Sometimes the solution to dissatisfaction with your job is a little smaller than quitting and finding a new one elsewhere. If you like the company you work at but are ready to move forward, it might be a better idea to ask for a promotion.
Making that leap can be one of the most anxiety-inducing things you ever do. Competition can be brutal, you may be intimidated by some of the people you need to convince, and the fear of what happens if they say no can hang over your head. Luckily, you can take a few solid steps to prepare for the process and better your chances of success.
Start with preparation. You’ll need to make a list of what you’ve contributed to your company, being as specific as possible and showing that you’re an exceptional employee. Just doing what your employer expects of you probably won’t be enough to earn you a promotion. You need to demonstrate that you deserve more than just the same projects you’re already getting. You also need to know exactly what you want, keeping in mind that asking for a more modest change is more likely to be successful than asking for too much.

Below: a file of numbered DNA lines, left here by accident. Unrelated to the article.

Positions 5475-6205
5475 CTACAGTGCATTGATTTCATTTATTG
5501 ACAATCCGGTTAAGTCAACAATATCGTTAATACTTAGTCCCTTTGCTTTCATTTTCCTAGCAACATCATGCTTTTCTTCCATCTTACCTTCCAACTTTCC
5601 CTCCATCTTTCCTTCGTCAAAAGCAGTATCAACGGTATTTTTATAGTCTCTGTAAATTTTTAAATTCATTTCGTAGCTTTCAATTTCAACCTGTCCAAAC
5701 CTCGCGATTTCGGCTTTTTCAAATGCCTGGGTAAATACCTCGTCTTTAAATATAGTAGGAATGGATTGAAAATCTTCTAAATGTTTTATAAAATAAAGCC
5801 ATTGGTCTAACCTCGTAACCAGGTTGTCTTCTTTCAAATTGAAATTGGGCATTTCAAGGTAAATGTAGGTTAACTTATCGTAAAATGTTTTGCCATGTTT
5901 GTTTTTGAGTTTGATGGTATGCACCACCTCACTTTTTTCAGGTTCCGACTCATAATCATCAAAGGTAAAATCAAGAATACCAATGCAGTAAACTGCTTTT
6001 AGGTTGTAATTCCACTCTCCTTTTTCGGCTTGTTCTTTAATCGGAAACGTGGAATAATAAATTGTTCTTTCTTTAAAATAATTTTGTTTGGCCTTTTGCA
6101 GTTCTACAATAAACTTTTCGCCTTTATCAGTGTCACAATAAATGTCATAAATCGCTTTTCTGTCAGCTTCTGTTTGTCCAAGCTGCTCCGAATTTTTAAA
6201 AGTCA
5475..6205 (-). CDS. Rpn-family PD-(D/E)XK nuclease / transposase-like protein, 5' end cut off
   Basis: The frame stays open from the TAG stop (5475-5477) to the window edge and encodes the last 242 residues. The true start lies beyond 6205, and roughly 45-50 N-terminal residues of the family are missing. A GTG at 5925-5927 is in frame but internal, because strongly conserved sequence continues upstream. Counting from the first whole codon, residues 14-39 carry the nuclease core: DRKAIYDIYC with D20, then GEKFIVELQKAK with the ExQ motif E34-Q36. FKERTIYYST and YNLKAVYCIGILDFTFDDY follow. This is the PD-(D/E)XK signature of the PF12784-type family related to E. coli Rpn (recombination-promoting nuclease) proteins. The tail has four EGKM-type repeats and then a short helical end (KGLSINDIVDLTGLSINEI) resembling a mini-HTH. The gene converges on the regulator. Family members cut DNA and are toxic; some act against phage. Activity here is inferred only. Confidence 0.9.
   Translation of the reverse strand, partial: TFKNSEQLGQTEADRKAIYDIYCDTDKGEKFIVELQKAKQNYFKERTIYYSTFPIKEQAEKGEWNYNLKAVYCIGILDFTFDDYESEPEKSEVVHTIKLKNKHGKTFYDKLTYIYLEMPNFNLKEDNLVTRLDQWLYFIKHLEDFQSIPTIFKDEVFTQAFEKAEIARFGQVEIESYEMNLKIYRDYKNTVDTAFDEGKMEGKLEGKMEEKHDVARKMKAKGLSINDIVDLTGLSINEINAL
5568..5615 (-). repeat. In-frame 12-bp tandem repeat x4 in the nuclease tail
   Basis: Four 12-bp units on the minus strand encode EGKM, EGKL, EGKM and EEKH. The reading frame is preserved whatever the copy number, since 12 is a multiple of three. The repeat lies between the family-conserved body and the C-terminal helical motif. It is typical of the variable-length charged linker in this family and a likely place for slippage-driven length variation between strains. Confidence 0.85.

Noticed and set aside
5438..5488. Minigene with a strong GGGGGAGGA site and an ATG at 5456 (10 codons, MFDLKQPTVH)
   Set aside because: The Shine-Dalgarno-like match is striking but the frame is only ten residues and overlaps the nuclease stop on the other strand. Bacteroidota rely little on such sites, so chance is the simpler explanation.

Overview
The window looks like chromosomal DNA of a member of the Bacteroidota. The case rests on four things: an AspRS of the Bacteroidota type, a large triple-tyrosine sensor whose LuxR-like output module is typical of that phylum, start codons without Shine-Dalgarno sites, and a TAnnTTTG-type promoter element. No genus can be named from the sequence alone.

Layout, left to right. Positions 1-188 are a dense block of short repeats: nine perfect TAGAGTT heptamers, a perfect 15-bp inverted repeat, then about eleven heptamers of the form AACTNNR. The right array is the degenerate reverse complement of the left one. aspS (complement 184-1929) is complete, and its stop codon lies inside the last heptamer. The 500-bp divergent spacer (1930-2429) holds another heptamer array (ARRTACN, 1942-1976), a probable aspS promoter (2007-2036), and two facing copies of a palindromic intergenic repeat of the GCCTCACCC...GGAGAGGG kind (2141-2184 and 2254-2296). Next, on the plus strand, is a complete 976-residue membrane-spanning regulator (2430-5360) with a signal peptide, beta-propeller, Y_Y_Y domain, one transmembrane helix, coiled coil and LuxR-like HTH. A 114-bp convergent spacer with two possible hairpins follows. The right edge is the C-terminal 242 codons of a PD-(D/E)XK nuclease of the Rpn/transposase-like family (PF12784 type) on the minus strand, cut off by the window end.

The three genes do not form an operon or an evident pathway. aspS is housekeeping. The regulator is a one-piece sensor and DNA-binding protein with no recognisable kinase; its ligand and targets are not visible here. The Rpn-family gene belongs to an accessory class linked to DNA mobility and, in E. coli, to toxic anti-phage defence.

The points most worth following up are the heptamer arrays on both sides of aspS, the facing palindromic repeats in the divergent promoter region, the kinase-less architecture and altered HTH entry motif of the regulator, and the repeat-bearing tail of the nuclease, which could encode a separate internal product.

Next, make sure your timing is good. The best time to ask for a promotion is during a regular review, when your manager expects to have a discussion with you about how things are going and where you want to head in your career. Moments of change within an organization also sometimes present opportunities to ask for a reevaluation of your role. When you’re ready, request a meeting with your boss, letting him or her know what you want to talk about and providing time for him or her to reflect on your contributions.
When you get to the meeting itself, be prepared but not entitled. You may not get the promotion you’re after, but you should at the very least be able to have a good conversation with your boss about your performance and the company and leave with some pointers on what you can do better. Even if you don’t get what you’re asking for, strive to make it a positive experience for everyone involved.